In Rhinelander, Evers announces ‘Workforce Solutions’ initiatives
By Eileen Persike
RHINELANDER – Governor Tony Evers was in the Northwoods Wednesday, July 14 to tout his plans to spend $130 million on programs to help address the state’s post-pandemic workforce needs.
The three programs announced will be funded with federal American Rescue Plan Act (ARPA) dollars and include $100 million for a Workforce Innovation grant program, $20 million toward a Worker Advancement Initiative and $10 million for a Worker Connection Program.
Touring Nicolet College in Rhinelander, Evers learned about some of the school’s programs. Tech colleges like Nicolet, he said, are uniquely suited for collaborations in their communities.
“The Department of Workforce Development (DWD), Wisconsin Economic Development Corporation (WEDC) and the Department of Administration will combine forces and expertise to offer $10 million grants to at least 10 local and regional collaborations,” Evers said, adding that they are looking for “proposals that represent innovation, data-driven planning and that leverage existing infrastructures to connect the dots for post-pandemic workforce solutions.”
WEDC Secretary and CEO Missy Hughes said the programs reflect what she has heard from employers around the state.
“This initiative is really about bringing local community groups together to collaborate together to understand what are the unique problems in our region, in our locality and how can we work together to solve them,” Hughes said.
Whether it’s childcare, transportation, housing – the groups will be “looking for the local groups to come to us and say, ‘this is our priority, this is the thing that will unlock solutions in many different ways,” Hughes added.
The $20 million Worker Advancement program is expected to help those whose previous work has not come back after the pandemic, as well as those who were not successful in the labor market prior to the pandemic.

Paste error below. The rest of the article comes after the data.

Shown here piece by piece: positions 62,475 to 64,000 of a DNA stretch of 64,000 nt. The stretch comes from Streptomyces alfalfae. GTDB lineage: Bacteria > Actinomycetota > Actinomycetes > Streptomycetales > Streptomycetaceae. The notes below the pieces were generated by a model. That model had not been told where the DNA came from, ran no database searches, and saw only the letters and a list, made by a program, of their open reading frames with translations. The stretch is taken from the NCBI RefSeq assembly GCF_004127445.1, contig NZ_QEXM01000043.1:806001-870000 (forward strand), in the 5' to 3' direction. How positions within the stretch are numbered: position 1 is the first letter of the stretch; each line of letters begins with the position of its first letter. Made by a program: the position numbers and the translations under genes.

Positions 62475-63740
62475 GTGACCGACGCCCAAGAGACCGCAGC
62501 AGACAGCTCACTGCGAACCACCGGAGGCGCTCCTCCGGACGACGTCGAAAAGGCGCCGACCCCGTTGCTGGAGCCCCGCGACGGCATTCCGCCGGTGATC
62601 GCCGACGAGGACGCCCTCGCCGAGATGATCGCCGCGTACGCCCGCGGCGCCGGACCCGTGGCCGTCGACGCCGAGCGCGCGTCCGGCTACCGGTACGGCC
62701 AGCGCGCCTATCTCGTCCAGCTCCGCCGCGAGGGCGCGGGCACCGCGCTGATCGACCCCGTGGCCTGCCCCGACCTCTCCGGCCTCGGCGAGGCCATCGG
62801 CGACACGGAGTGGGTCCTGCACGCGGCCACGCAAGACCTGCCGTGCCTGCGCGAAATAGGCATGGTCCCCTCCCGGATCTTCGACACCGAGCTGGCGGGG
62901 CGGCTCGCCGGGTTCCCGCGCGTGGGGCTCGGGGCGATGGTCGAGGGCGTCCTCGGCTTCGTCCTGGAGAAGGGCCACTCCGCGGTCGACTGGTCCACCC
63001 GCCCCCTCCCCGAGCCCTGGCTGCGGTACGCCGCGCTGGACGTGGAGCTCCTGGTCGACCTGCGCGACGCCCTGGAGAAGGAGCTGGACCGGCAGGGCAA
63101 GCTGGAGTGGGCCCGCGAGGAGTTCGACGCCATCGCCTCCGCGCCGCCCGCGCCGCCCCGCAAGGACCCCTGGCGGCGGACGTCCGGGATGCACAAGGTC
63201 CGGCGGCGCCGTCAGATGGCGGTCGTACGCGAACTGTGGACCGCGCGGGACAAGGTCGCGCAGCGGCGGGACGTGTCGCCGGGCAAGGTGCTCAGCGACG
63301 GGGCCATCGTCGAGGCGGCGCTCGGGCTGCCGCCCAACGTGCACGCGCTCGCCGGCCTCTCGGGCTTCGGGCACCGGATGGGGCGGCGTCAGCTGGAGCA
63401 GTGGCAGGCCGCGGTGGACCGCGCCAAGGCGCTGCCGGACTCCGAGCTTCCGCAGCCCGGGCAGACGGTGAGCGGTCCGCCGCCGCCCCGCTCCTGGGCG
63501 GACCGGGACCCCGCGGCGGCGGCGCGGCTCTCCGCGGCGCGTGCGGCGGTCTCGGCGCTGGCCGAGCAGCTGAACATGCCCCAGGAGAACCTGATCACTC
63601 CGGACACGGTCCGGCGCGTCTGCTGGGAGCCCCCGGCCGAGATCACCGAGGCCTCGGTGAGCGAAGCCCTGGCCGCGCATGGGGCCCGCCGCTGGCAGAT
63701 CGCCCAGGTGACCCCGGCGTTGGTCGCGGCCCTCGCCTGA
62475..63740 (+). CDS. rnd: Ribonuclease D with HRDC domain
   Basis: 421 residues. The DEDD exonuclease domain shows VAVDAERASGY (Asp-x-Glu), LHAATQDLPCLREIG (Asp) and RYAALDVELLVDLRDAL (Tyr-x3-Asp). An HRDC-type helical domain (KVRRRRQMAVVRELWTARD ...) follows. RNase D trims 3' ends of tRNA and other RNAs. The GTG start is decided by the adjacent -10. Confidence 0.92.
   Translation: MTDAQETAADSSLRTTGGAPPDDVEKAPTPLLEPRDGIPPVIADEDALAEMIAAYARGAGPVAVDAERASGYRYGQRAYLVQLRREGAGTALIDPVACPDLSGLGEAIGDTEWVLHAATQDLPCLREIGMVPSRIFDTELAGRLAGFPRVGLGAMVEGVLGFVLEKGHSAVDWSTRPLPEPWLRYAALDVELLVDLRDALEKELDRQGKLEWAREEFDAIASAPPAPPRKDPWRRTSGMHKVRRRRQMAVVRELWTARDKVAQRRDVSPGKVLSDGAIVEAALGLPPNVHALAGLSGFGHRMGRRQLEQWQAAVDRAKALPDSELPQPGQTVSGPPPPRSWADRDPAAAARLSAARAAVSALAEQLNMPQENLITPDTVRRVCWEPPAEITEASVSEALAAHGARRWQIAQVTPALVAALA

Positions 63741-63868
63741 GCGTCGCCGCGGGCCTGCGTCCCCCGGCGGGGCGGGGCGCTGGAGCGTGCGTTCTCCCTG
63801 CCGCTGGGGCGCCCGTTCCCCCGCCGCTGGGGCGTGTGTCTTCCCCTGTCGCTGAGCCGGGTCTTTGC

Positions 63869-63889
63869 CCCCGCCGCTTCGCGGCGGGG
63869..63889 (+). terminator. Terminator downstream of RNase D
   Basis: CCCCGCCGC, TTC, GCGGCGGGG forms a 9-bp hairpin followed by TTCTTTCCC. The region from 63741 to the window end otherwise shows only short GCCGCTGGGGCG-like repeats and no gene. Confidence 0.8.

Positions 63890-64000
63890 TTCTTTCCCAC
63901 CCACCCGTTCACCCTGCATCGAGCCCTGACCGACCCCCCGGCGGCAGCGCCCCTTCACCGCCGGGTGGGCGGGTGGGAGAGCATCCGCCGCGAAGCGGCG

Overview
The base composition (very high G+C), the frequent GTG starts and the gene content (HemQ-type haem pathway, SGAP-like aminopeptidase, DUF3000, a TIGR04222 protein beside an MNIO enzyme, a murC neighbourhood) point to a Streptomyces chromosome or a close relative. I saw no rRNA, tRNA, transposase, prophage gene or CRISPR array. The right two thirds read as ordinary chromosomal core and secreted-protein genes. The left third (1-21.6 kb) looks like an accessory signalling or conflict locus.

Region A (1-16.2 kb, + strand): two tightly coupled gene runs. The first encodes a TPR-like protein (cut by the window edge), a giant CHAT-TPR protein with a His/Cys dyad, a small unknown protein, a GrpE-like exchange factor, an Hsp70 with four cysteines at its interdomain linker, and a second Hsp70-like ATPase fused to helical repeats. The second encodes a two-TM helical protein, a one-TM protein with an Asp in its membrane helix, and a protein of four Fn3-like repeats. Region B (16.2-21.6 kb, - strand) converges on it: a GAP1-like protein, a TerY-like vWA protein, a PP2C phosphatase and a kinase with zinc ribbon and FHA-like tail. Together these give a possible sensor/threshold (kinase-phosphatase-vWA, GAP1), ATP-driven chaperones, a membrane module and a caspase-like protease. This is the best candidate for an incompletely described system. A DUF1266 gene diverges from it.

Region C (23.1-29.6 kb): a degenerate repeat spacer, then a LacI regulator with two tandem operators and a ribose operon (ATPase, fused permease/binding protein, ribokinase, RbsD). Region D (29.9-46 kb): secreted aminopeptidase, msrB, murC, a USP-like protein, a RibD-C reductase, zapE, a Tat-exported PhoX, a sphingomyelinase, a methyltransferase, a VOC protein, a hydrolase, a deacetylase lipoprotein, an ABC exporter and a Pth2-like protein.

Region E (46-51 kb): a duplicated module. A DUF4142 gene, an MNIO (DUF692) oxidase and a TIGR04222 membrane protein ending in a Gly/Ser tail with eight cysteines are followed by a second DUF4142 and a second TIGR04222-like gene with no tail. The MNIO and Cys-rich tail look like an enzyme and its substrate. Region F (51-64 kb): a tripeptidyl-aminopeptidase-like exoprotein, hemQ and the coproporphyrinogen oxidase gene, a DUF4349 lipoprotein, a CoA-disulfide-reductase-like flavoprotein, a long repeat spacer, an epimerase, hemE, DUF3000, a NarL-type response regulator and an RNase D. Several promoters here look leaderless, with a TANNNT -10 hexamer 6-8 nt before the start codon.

“It will offer wage subsidies to local businesses to hire and train people in the job skills needed for long term sustainable employment,” said DWD Secretary-designee Amy Pechacek. “The program will serve individuals who will most benefit from a continuum of services to recover from the effects of the COVID-19 pandemic and better engage in post-pandemic recovery offering more flexible eligibility than what exists in the current programs.”
The $10 million Worker Connection program will provide career coaches who will connect with job seekers looking to reengage in the workforce, as well as workers looking to expand their employment opportunities.
Evers said it will be easier to disperse funds for some parts of the workforce solutions grant programs than others. The innovation grants, for example, could take a while.
“That’s going to take some time for us to figure out the grading criteria for those proposals, and it’s going to take a lot of time, frankly, for those organizations that want to take this on – they are going to have to find partners,” Evers said. “We insist on collaboration, we insist on a regional approach. In order for that to happen it’s going to take a lot of time, so I expect that money out the door sometime in the fall.”
The Governor said the state is bouncing back, “but we can’t take our foot off the gas now, and these investments that I’m talking about will help get people back to work, help their families and communities.”